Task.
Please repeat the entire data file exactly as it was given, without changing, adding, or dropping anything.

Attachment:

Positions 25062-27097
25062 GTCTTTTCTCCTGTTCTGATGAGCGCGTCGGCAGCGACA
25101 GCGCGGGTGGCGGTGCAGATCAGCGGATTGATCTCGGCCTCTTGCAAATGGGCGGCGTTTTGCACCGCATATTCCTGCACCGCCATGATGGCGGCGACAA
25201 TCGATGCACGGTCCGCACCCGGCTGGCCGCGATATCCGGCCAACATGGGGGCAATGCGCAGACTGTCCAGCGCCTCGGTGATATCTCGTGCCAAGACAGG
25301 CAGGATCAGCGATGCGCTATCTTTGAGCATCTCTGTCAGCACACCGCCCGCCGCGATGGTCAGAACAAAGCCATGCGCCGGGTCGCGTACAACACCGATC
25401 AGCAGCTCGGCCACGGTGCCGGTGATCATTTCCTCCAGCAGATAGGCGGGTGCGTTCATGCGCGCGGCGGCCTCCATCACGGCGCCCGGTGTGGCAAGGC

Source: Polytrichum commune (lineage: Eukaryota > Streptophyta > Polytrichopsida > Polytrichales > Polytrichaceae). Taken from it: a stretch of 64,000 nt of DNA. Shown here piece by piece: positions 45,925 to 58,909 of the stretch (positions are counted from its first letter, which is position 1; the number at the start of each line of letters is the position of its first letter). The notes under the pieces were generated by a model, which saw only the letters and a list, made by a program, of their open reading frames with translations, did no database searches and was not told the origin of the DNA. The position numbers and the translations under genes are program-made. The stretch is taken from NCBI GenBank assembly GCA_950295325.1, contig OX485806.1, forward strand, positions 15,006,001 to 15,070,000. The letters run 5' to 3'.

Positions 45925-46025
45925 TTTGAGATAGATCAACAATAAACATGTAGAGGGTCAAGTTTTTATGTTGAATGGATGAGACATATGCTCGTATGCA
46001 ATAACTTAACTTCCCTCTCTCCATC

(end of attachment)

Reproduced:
Positions 25062-27097
25062 GTCTTTTCTCCTGTTCTGATGAGCGCGTCGGCAGCGACA
25101 GCGCGGGTGGCGGTGCAGATCAGCGGATTGATCTCGGCCTCTTGCAAATGGGCGGCGTTTTGCACCGCATATTCCTGCACCGCCATGATGGCGGCGACAA
25201 TCGATGCACGGTCCGCACCCGGCTGGCCGCGATATCCGGCCAACATGGGGGCAATGCGCAGACTGTCCAGCGCCTCGGTGATATCTCGTGCCAAGACAGG
25301 CAGGATCAGCGATGCGCTATCTTTGAGCATCTCTGTCAGCACACCGCCCGCCGCGATGGTCAGAACAAAGCCATGCGCCGGGTCGCGTACAACACCGATC
25401 AGCAGCTCGGCCACGGTGCCGGTGATCATTTCCTCCAGCAGATAGGCGGGTGCGTTCATGCGCGCGGCGGCCTCCATCACGGCGCCCGGTGTGGCAAGGC

Source: Polytrichum commune (lineage: Eukaryota > Streptophyta > Polytrichopsida > Polytrichales > Polytrichaceae). Taken from it: a stretch of 64,000 nt of DNA. Shown here piece by piece: positions 45,925 to 58,909 of the stretch (positions are counted from its first letter, which is position 1; the number at the start of each line of letters is the position of its first letter). The notes under the pieces were generated by a model, which saw only the letters and a list, made by a program, of their open reading frames with translations, did no database searches and was not told the origin of the DNA. The position numbers and the translations under genes are program-made. The stretch is taken from NCBI GenBank assembly GCA_950295325.1, contig OX485806.1, forward strand, positions 15,006,001 to 15,070,000. The letters run 5' to 3'.

Positions 45925-46025
45925 TTTGAGATAGATCAACAATAAACATGTAGAGGGTCAAGTTTTTATGTTGAATGGATGAGACATATGCTCGTATGCA
46001 ATAACTTAACTTCCCTCTCTCCATC